Nine in 10 contact lens wearers choose soft lenses over hard ones because they are more comfortable. But they open themselves to a higher risk of eye infections
A study published in January this year in American journal Eye & Contact Lens found that most people suffering from eye infections wore soft contact lenses. Between April 1999 and March 2001, 93.7 per cent of lens wearers who sought treatment at public hospitals here wore soft contact lenses. Of these, more than half wore soft disposable lenses. They made up the bulk of those suffering from the most common contact lens-related complication called infective keratitis, the authors noted.
Researchers collected data from 721 patients who were seen at Singapore National Eye Centre (SNEC), Singapore General, Tan Tock Seng, National University and Changi General hospitals for contact lens-related complications during this period. A similar new study is currently underway to investigate if trends have changed, said Dr Lim Li, a senior consultant ophthalmic surgeon at the corneal and external eye disease service of SNEC, who was the principal investigator of the published study. Based on that survey, here are the most common contact lens-related complications:
1 INFECTIVE KERATITIS
What: Inflammation of the cornea as a result of micro-organisms is the most common – and most severe – complication of contact lens use. In the survey, one in four lens wearers who were treated had such a condition. It is potentially sight-threatening even with successful treatment.
Causes: It is caused by micro-organisms such as bacteria, fungi and parasites. The most common micro-organism is pseudomonas aeruginosa.
Symptoms: They include pain, redness, blurred vision, white spot on cornea, tearing, photophobia (an abnormal sensitivity or intolerance to light) and mucus discharge.
Treatment: In severe cases, patients are hospitalised for treatment. A corneal scrape may be done to culture the organism to identify it. Intensive antibiotics are used to control the growth of the white spot on the cornea and kill the micro-organism. After treatment, scars may be left on the cornea. If they are located in the centre of the cornea, vision is permanently blocked, unless the patient undergoes a corneal graft or corneal transplant.
2 EPITHELIAL KERATITIS
What: Corneal inflammation affecting the topmost layer of the cornea, called the epithelium, hit almost one in four lens wearers in the survey. The most common type of this condition is punctate epithelial erosions, where there are small holes in the topmost layer of the cornea.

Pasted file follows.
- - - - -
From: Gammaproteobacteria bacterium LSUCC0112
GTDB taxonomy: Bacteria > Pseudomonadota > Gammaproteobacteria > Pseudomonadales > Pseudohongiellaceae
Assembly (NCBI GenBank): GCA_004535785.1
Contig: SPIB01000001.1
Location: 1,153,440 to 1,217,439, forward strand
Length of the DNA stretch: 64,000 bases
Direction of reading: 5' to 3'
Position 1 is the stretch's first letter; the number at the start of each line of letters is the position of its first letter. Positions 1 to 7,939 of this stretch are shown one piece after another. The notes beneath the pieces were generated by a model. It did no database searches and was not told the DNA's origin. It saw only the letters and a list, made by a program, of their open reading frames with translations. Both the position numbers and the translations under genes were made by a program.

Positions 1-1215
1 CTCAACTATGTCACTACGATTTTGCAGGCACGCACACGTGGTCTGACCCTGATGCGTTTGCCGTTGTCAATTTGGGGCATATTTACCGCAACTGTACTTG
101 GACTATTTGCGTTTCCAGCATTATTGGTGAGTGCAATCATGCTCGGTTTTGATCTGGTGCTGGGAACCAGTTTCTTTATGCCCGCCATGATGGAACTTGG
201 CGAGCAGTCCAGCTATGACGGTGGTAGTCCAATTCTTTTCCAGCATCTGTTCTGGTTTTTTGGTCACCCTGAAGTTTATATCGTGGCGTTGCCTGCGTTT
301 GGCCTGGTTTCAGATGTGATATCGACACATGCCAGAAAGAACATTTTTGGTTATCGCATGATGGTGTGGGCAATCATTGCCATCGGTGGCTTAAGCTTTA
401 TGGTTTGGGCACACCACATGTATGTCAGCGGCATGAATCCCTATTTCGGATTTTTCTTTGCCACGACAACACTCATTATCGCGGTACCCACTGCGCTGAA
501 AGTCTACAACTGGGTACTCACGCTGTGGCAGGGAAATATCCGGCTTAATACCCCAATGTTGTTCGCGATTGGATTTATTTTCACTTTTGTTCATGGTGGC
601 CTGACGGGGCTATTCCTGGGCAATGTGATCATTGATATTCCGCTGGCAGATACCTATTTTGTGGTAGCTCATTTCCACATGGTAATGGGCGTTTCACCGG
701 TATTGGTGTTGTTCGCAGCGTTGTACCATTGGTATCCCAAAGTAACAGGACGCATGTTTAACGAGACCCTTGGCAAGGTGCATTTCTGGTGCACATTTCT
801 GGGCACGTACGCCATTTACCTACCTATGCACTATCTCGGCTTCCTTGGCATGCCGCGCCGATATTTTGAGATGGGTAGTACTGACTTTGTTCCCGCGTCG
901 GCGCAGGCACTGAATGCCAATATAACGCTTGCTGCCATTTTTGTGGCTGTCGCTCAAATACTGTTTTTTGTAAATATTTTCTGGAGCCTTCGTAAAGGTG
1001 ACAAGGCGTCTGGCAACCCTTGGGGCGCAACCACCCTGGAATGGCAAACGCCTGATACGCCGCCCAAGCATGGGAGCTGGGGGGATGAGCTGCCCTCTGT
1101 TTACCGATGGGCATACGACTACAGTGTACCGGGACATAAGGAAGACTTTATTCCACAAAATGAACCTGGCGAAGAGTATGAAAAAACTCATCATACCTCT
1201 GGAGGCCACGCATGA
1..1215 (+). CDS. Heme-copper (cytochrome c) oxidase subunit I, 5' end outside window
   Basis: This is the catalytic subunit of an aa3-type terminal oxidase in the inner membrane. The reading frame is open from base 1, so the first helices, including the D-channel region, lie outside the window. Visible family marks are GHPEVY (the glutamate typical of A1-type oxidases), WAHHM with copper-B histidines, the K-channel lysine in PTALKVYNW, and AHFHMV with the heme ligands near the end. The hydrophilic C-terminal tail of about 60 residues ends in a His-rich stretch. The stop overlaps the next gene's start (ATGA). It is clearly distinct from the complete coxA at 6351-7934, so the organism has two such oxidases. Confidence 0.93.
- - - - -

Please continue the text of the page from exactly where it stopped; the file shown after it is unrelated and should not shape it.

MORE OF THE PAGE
Causes: This is usually caused by abrasion of the cornea by ill-fitting contact lenses, or from prolonged wear and dry eyes.
Symptoms: They include blurred vision, red eyes and tearing. There may be no symptoms, so it is important for contact lens wearers to go for regular eye check-ups to pick up this condition.
Treatment: Stop wearing contact lenses for a period of time. Artificial teardrops will help. Antibiotic eyedrops may be prescribed to prevent corneal infections, as the holes make the eye susceptible to infections.
3 ALLERGIC CONJUNCTIVITIS
What: Allergic conjunctivitis, an inflammation of the conjunctiva – the transparent membrane which lines the eyelids – afflicted almost one in five patients. The most common type of this condition is giant papillary conjunctivitis, a hypersensitive allergic reaction to the contact lens or its solution.
Causes: It is caused by repeated mechanical irritation of the conjunctiva from the use of contact lenses. Excess protein deposits on dirty lenses can result in this condition too. Those who have a history of eczema, asthma or allergic rhinitis have an increased risk of developing it, as they have sensitive skin.
Symptoms: They include redness, eye irritation, a mucous discharge from the eye, inflamed bumps under the eyelids and eyelid swelling.
Treatment: Discontinue the use of lenses until the condition has resolved, which may take weeks. This condition tends to be chronic, so patients may have a mild form of it persisting, but they may continue wearing their lenses. Patients can also switch to wearing daily disposable contact lenses, which have minimal risk of deposits forming on them and do not need cleaning solutions.